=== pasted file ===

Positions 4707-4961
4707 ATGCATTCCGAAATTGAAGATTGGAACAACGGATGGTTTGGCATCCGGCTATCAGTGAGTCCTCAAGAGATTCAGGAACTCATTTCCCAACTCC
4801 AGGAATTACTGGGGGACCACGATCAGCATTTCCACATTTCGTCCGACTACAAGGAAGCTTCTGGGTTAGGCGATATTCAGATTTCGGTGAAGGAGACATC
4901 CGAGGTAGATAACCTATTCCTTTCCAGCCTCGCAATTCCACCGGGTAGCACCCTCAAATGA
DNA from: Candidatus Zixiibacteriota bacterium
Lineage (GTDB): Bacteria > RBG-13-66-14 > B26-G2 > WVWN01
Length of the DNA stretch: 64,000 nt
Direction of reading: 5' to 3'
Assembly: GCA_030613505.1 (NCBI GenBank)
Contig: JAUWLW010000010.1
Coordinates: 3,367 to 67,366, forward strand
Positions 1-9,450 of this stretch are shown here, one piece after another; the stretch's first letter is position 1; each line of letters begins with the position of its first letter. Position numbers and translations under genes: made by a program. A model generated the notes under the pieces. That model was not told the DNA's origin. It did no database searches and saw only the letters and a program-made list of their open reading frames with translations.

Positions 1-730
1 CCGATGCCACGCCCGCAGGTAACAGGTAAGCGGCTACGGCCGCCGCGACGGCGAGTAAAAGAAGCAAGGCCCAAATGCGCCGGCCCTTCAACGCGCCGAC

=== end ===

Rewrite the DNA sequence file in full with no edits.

Positions 4707-4961
4707 ATGCATTCCGAAATTGAAGATTGGAACAACGGATGGTTTGGCATCCGGCTATCAGTGAGTCCTCAAGAGATTCAGGAACTCATTTCCCAACTCC
4801 AGGAATTACTGGGGGACCACGATCAGCATTTCCACATTTCGTCCGACTACAAGGAAGCTTCTGGGTTAGGCGATATTCAGATTTCGGTGAAGGAGACATC
4901 CGAGGTAGATAACCTATTCCTTTCCAGCCTCGCAATTCCACCGGGTAGCACCCTCAAATGA
DNA from: Candidatus Zixiibacteriota bacterium
Lineage (GTDB): Bacteria > RBG-13-66-14 > B26-G2 > WVWN01
Length of the DNA stretch: 64,000 nt
Direction of reading: 5' to 3'
Assembly: GCA_030613505.1 (NCBI GenBank)
Contig: JAUWLW010000010.1
Coordinates: 3,367 to 67,366, forward strand
Positions 1-9,450 of this stretch are shown here, one piece after another; the stretch's first letter is position 1; each line of letters begins with the position of its first letter. Position numbers and translations under genes: made by a program. A model generated the notes under the pieces. That model was not told the DNA's origin. It did no database searches and saw only the letters and a program-made list of their open reading frames with translations.

Positions 1-730
1 CCGATGCCACGCCCGCAGGTAACAGGTAAGCGGCTACGGCCGCCGCGACGGCGAGTAAAAGAAGCAAGGCCCAAATGCGCCGGCCCTTCAACGCGCCGAC